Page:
This Ars Technica article describes an Apple patent application relating to adjustment of the display of 3D objects in response to changes in the position of the observer, presumably to create or reinforce a sense of depth in the display. (For example, a slightly different perspective could be presented to each eye.)
While that article doesn't go into any detail in this regard, one implication of such a system is that the 3D objects which are being adjusted must exist as software objects having a particular shape, orientation, and position, and not just as 2D projections of 3D objects.
This isn't new, not even for Apple. OpenGL, which is built into both the Mac and iPhone versions of OS X, is all about defining and displaying 3D objects, and a system like that in the referenced patent application could probably be implemented in OpenGL, or as an extension of it, without implying extensive new libraries.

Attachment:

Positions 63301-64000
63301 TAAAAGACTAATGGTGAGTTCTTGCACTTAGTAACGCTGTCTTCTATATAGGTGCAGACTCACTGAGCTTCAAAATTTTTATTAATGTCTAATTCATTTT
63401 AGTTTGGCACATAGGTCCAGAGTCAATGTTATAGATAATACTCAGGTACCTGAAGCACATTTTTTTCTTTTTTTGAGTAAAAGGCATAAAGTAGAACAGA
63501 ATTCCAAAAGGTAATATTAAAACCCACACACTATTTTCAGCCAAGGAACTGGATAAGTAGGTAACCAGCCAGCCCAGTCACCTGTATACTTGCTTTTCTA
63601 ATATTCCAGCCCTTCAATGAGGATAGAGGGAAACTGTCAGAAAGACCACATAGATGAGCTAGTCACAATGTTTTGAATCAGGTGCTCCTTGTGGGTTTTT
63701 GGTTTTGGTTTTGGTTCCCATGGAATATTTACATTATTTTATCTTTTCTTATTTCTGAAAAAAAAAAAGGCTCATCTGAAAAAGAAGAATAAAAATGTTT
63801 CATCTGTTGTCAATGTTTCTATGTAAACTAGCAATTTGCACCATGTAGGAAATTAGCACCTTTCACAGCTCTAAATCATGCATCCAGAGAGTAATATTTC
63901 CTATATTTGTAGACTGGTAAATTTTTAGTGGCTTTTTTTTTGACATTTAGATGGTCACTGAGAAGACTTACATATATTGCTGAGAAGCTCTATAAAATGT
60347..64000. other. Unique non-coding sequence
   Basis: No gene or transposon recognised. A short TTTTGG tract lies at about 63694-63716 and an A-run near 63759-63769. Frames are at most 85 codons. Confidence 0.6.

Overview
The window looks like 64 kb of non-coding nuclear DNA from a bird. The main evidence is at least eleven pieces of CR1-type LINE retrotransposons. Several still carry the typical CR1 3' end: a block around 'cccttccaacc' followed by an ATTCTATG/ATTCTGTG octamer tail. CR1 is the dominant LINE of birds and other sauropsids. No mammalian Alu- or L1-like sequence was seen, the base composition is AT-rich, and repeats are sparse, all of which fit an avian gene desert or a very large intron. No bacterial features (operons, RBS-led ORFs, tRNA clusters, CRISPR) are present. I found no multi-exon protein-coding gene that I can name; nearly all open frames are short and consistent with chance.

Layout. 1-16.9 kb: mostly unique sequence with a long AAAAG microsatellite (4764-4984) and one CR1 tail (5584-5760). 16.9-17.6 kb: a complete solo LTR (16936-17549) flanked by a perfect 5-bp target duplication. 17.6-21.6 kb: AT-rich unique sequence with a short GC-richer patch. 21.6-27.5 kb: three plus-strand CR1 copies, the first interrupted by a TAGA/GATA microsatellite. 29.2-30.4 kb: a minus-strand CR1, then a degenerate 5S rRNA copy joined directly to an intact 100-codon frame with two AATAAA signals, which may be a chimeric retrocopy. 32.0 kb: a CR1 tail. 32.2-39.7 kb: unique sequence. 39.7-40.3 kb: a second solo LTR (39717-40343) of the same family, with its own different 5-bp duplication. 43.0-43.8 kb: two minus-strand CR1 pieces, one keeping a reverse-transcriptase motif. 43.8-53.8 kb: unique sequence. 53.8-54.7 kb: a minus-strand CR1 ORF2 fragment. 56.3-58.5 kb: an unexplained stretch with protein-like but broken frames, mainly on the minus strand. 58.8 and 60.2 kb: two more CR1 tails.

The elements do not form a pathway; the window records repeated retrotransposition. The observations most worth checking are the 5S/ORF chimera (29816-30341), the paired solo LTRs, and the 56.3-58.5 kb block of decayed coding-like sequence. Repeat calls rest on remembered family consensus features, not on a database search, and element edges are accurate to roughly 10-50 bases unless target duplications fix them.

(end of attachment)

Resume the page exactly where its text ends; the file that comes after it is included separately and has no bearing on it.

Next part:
On the other hand, it might involve an object representation layer to be inserted underneath OpenGL, which is mainly concerned with surfaces and doesn't know or care about the physical properties of objects beyond their optical properties.
Assuming that's the case (no small assumption), this new object representation layer would greatly ease the development of many types of software, including but not limited to CG animation, games, industrial design and architecture, navigation, etc., by providing standard, supported, primitive data types and basic behaviors (scaling, rotation, and translation) for the representation of 3-dimensional objects - data types which could easily be elaborated as needed through subtyping.
An open question is whether Apple would keep such a system to itself or turn it into an open source project, in the hope of generating some momentum behind it, as they have with both OpenCL and Grand Central Dispatch.
Here's another take on the patent application.
And yet another take from a website that features news and advice about construction-related software.